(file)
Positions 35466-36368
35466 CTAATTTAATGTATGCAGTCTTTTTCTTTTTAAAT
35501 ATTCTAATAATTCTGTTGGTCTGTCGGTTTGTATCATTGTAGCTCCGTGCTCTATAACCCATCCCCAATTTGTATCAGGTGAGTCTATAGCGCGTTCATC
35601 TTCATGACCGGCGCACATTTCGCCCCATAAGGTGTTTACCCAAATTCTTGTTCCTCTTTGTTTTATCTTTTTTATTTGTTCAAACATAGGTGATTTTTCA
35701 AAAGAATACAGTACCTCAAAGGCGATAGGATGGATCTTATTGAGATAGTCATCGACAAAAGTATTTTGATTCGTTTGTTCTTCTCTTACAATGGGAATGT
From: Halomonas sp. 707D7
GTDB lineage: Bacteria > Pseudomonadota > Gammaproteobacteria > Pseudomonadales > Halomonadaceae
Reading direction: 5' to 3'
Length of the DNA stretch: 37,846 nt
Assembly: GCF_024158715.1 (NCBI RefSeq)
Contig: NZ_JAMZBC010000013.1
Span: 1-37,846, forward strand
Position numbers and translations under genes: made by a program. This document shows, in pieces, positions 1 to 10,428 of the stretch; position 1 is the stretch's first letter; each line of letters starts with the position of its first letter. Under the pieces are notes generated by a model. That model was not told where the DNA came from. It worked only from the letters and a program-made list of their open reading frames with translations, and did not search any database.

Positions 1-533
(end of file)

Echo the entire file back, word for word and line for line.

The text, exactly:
Positions 35466-36368
35466 CTAATTTAATGTATGCAGTCTTTTTCTTTTTAAAT
35501 ATTCTAATAATTCTGTTGGTCTGTCGGTTTGTATCATTGTAGCTCCGTGCTCTATAACCCATCCCCAATTTGTATCAGGTGAGTCTATAGCGCGTTCATC
35601 TTCATGACCGGCGCACATTTCGCCCCATAAGGTGTTTACCCAAATTCTTGTTCCTCTTTGTTTTATCTTTTTTATTTGTTCAAACATAGGTGATTTTTCA
35701 AAAGAATACAGTACCTCAAAGGCGATAGGATGGATCTTATTGAGATAGTCATCGACAAAAGTATTTTGATTCGTTTGTTCTTCTCTTACAATGGGAATGT
From: Halomonas sp. 707D7
GTDB lineage: Bacteria > Pseudomonadota > Gammaproteobacteria > Pseudomonadales > Halomonadaceae
Reading direction: 5' to 3'
Length of the DNA stretch: 37,846 nt
Assembly: GCF_024158715.1 (NCBI RefSeq)
Contig: NZ_JAMZBC010000013.1
Span: 1-37,846, forward strand
Position numbers and translations under genes: made by a program. This document shows, in pieces, positions 1 to 10,428 of the stretch; position 1 is the stretch's first letter; each line of letters starts with the position of its first letter. Under the pieces are notes generated by a model. That model was not told where the DNA came from. It worked only from the letters and a program-made list of their open reading frames with translations, and did not search any database.

Positions 1-533